Trethewey's 'Memorial Drive' Tells The Story Of Her Mother's Murder
SARAH MCCAMMON, HOST:
"Memorial Drive" is the title of Natasha Trethewey's new book. It's also the street in Atlanta where her mother lived and - there's no way to put this delicately - where she was murdered by her ex-husband when Natasha was just 19 years old. Natasha Trethewey is a Pulitzer Prize-winning poet and the two-time poet laureate of the United States, and she joins us now to talk about her memoir.
NATASHA TRETHEWEY: Thank you. Thanks for having me.
MCCAMMON: You began your memoir on Memorial Drive, going back there for the first time in 30 years. Why did you decide to return, both physically to that place and to your mother's story?
TRETHEWEY: After my own success as a writer, after winning the Pulitzer and becoming poet laureate, I was being written about a lot more in magazines and newspapers. And when I was written about, there was mention of the backstory, the life behind the making of the poems. And whenever that was written about, my mother was mentioned almost as a footnote or an afterthought as this murdered woman, this victim. And I felt that it diminished her importance in my life and in making me a poet. And so I decided that if she was going to be mentioned again and again, then - that I was going to be the one to tell her story. And I had to go back to that physical place because, for me, it was - moving backwards, that's where the story begins.
MCCAMMON: And you do tell her story - her story of her marriage to your father. And we should note it was an interracial marriage. She was Black. Your father was white. You also talk about your childhood. But what do you want us to know about her as a person?
TRETHEWEY: How resilient she was, how intelligent, how lovely and powerful and loving she was.
MCCAMMON: I was wondering if you would read a section to us from your book. It's Page 115.
TRETHEWEY: OK. (Reading) When I try to write about my mother, those lost years I do not want to remember, everything is scattered. I write on a yellow legal pad, carrying it around with me until the pages come loose, torn from the adhesive on the top. I write on scraps, envelopes, receipts, and I misplace them. I record audio notes in my phone, my voice husky and unfamiliar. I write upside down in my unlined journal in the center of it, as if my heart has been turned on end.
MCCAMMON: You talk about the lost years that you don't want to remember. What happened during those lost years?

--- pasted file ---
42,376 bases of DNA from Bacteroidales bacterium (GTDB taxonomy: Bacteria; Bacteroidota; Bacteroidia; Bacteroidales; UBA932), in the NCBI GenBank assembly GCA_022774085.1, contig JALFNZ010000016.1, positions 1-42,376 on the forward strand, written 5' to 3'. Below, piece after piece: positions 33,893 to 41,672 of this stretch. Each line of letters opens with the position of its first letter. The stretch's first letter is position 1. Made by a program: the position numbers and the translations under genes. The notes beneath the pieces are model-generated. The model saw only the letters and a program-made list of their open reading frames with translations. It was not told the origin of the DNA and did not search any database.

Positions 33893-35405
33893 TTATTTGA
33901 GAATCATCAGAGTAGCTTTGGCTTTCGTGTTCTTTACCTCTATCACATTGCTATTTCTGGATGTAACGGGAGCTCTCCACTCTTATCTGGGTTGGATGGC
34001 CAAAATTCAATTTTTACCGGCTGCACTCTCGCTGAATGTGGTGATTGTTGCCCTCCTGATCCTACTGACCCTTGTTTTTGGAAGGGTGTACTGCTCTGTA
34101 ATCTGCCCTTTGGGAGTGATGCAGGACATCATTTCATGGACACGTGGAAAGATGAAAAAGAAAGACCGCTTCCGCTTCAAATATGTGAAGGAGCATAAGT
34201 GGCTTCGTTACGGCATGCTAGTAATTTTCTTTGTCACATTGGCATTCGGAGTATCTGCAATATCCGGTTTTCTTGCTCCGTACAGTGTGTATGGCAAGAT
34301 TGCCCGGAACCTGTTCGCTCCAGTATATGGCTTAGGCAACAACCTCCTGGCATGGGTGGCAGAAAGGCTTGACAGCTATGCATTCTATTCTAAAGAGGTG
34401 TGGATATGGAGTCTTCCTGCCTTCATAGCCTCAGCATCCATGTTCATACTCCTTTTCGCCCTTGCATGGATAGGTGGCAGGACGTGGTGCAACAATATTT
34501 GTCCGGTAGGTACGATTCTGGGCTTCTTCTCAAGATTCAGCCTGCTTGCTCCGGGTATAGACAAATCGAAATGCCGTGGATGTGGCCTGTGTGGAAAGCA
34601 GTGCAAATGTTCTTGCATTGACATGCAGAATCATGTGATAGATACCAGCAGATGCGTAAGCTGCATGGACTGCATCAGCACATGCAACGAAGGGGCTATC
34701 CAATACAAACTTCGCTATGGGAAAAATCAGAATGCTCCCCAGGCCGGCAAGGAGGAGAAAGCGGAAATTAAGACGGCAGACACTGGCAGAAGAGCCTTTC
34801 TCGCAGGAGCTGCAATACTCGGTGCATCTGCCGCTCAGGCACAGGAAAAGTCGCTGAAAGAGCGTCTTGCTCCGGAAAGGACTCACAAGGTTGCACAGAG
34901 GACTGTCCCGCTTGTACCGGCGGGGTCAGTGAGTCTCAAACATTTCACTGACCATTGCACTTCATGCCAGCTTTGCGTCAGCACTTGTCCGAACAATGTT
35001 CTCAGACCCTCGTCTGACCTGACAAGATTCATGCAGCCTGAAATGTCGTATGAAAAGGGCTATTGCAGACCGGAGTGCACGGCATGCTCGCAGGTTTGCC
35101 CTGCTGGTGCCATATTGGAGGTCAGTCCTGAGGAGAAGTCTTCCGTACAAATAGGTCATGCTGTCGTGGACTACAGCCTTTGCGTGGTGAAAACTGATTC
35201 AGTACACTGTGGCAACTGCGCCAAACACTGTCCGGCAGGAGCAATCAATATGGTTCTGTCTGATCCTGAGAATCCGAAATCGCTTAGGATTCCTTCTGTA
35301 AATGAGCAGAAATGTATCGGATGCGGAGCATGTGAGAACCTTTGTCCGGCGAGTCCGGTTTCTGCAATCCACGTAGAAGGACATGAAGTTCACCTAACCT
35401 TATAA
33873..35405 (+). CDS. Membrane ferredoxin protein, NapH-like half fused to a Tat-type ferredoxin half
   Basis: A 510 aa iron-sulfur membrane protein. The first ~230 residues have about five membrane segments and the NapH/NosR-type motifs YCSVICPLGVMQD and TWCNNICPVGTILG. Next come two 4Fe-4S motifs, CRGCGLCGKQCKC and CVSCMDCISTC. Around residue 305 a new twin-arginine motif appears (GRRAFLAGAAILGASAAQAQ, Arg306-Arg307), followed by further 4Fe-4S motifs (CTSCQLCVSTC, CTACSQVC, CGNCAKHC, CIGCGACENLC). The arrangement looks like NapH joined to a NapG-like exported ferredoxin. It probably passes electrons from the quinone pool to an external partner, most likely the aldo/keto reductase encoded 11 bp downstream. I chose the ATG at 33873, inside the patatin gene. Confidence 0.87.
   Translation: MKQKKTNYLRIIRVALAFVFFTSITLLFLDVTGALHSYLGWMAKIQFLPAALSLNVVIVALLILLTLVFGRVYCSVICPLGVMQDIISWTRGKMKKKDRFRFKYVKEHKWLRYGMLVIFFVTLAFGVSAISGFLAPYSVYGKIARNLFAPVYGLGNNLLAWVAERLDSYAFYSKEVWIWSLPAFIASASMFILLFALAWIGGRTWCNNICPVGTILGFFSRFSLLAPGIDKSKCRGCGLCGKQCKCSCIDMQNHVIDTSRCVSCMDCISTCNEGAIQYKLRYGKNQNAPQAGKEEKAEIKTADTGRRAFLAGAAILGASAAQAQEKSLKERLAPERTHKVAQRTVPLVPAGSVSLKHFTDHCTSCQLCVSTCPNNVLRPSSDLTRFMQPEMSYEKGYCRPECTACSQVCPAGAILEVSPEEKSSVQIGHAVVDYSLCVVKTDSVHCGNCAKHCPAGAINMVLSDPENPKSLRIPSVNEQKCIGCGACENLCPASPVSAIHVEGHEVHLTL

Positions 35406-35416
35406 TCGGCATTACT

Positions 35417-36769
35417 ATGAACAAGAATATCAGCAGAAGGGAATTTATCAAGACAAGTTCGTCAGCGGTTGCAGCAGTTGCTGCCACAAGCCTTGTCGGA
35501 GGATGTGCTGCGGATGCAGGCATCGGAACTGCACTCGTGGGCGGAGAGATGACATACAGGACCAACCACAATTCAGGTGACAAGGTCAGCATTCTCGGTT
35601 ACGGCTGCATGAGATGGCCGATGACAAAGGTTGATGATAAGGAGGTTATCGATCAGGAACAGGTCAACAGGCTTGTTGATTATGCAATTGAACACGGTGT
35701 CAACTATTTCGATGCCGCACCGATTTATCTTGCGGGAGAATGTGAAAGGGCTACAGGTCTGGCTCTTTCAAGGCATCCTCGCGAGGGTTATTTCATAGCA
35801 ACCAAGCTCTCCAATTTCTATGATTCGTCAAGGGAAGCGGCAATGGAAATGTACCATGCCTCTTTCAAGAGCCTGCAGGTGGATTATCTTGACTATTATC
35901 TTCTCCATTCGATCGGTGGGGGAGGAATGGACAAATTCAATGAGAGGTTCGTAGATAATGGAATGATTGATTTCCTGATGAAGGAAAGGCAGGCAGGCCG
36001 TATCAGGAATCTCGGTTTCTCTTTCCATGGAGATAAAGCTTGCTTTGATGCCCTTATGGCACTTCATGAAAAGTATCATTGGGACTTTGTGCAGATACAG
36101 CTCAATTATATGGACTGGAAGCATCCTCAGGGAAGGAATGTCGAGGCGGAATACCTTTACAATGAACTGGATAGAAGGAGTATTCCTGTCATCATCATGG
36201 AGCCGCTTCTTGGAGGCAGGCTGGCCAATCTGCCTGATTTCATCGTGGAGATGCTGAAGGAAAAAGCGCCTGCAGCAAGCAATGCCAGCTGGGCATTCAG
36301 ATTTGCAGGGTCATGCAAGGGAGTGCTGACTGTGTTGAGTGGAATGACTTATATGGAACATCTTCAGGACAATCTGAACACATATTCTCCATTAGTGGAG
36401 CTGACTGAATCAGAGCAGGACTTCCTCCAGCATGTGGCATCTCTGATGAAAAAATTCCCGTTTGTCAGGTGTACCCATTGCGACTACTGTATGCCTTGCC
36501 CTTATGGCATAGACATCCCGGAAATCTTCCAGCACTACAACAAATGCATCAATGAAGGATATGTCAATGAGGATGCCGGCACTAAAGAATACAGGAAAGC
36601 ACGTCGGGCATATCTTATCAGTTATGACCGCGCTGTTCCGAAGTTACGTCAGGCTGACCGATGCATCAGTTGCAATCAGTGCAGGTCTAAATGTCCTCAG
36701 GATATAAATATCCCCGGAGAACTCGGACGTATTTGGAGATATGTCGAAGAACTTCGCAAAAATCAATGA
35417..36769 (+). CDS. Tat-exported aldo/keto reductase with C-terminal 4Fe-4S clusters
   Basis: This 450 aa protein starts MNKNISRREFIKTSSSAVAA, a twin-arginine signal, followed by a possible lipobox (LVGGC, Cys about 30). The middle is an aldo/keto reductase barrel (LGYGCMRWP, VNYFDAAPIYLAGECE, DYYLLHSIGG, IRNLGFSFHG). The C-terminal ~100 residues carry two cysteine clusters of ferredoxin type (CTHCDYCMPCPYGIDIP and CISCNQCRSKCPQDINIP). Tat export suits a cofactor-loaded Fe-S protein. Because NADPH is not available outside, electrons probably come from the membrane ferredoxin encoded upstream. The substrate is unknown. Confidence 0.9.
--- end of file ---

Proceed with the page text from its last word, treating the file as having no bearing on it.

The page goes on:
TRETHEWEY: Well, those were the years that we lived with my then-stepfather, who was tormenting me emotionally and psychologically and, later I would learn, abusing my mother physically.
MCCAMMON: You include phone transcripts in your memoir of conversations between your mother and your stepfather that she had recorded as evidence against him, as proof of his harassment and abuse. Days before he killed her, he told her in a recorded conversation that he wanted to kill her. Did the system fail your mother?
TRETHEWEY: Oh, I do think it was a failure. You know, there was a juror who was interviewed in the newspaper after the first time he tried to kill her. And what the juror said was, well, I live in the same apartment complex, and I think that this is a domestic issue; they should work it out themselves. Well, it's a failure to think that it's simply a domestic issue that they should work out themselves. They were no longer married. I think it was a failure every time a newspaper article or a police officer or a jurist called her his wife. The thinking that allows you to still call a divorced woman the wife of somebody suggests that he still owns her.
MCCAMMON: Your mother, of course, was not only a woman, but a Black woman. Do you think that race played a role in the way her case was handled?
TRETHEWEY: You know, it's hard to disaggregate one part of her identity from another. Do I think that sometimes people are less sensitive to people who are different from them, people that they imagine to be lesser than them? Of course.
MCCAMMON: There's a theme throughout this book where you seem to blame yourself, question whether there was something you might've done that could've changed the course of those events. How have you thought about that as you've gotten older?
TRETHEWEY: Well, I mean, I wonder all the time about the silences that we both kept and whether or not, had I told her early on that our lives with him was having such a negative effect on me, if she would've made the decision to leave then, to get out sooner and, in so doing, save her own life. The regret is a stone on my heart.
MCCAMMON: What would you say to your 19-year-old self now?
TRETHEWEY: You know, I think I'd probably say the same thing I said to myself in a dream. If, in a dream, the dreamer is actually really every character, when my mother says to me in a dream, do you know what it means to have a wound that never heals? That is my 19-year-old self saying to myself, do you know what it means to have a wound that never heals? I know it now. I would say it again, and I would hope that I would find the light in that, as I have.
MCCAMMON: Natasha Trethewey - her new memoir is "Memorial Drive."
Thanks so much for speaking with us.
TRETHEWEY: Thank you.
(SOUNDBITE OF BEN LUKAS BOYSEN'S "KENOTAPH") Transcript provided by NPR, Copyright NPR.